NYC Voters 50+ Oppose Chained CPI, Say Social Security Should Not Be Cut to Reduce the Deficit – Cuts Would Cost NYC Area Social Security Beneficiaries & Vets $2.5 Billion
April 8, 2013
/PRNewswire-USNewswire/ -- Today AARP New York released a new survey finding 67 percent of
New York City
's 50+ voters would be considerably less favorable to their member of Congress or Senator if the member voted for a chained or superlative CPI proposal, expected to be in the President's budget proposal this week. The survey shows that 88 percent of
voters age 50+ oppose the highly unpopular idea of idea of reducing Social Security benefits to reduce the deficit.
Based on the latest data from the Congressional Budget office, under a chained CPI, New Yorkers stand to lose
statewide in Social Security, veterans' disability and military pension benefits and more than
New York City
) over the next 10 years.
"This cut to Social Security would break the promise to
seniors and hurt veterans who've sacrificed so much for this great country," said AARP Beth Finkel, State Director for AARP New York. "The chained CPI reduction snowballs over time and would increase taxes for most
taxpayers - at the same time that it cuts benefits for children, veterans, widows, retirees, and people with disabilities. As this survey shows, older New Yorkers oppose the chained CPI and they've historically made their opinions known to their elected officials."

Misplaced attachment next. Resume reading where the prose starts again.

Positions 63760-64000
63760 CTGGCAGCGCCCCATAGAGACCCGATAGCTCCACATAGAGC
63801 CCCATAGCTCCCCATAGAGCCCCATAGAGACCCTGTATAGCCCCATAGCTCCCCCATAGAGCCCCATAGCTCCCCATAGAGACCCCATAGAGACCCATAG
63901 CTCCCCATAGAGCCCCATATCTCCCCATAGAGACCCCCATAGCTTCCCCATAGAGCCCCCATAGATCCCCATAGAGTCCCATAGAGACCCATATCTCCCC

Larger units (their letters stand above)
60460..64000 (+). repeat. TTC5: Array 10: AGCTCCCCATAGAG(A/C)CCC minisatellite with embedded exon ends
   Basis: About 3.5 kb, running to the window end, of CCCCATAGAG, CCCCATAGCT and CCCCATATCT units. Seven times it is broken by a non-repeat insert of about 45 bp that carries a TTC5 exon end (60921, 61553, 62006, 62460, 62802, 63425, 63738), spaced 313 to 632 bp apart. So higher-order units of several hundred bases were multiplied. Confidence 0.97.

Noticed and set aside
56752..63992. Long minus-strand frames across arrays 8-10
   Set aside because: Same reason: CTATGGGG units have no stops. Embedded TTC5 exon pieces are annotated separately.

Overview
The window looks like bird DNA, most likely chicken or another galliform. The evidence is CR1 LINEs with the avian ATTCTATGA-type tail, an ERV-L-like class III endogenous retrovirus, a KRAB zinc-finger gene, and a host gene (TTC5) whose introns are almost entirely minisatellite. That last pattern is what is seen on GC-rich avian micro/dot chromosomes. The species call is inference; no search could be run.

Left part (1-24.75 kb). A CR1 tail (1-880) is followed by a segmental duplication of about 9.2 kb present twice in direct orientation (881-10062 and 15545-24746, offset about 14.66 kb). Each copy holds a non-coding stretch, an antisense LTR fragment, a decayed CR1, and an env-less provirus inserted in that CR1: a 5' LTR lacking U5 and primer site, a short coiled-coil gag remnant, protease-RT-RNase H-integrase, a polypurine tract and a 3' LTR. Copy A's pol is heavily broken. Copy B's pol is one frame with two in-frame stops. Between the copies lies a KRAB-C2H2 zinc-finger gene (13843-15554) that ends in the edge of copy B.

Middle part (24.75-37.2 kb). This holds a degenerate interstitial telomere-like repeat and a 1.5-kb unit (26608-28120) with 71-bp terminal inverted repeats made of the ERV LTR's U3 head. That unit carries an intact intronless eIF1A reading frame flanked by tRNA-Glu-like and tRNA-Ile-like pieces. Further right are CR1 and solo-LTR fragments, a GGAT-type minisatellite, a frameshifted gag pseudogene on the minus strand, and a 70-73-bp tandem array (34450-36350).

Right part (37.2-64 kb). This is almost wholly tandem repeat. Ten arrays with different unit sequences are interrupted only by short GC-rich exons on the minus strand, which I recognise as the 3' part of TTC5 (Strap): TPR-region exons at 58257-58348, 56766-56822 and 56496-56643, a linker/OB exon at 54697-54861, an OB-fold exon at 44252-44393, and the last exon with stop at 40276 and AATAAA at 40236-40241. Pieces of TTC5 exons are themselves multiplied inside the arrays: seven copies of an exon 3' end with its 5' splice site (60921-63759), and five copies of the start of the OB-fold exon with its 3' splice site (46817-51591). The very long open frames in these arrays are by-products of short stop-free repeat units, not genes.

Results of the New York City area survey on the impact of chained CPI include
- 69% of New York City area voters 50+ would be less favorable towards their Member of Congress if they voted for a chained or superlative CPI.
- 73% of New York City voters 50+ oppose reducing the annual benefit increase retired and disabled veterans receive by changing the way the cost of living increase is calculated for veterans' benefits.
- 90% of 50+ voters in the state believe it's very important that benefits are not reduced for today's seniors.
- 50% of voters 50+ New York City voters oppose increasing taxes for most taxpayers by changing the way the tax code is adjusted for inflation through chained CPI. However, 15% said they do not know if they support or oppose this, indicating there is little public understanding of how the chained CPI would affect a person's taxes.
- 88% oppose reducing Social Security benefits to reduce the deficit.
- 84% believe that the future of Social Security should be considered separately from the budget deficit discussions (87% Democrats, 82% Republicans, 85% Independents).
The results of the full New York City Chained CPI survey can be found here
. Woelfel Research, an independent research firm, conducted 499 interviews of registered voters age 50+ in the five boroughs of
, 2013. This survey has a margin of sampling error of +/- 4.4%.
For more AARP New York resources and information on the impact of the chained CPI, please visit
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SOURCE AARP New York State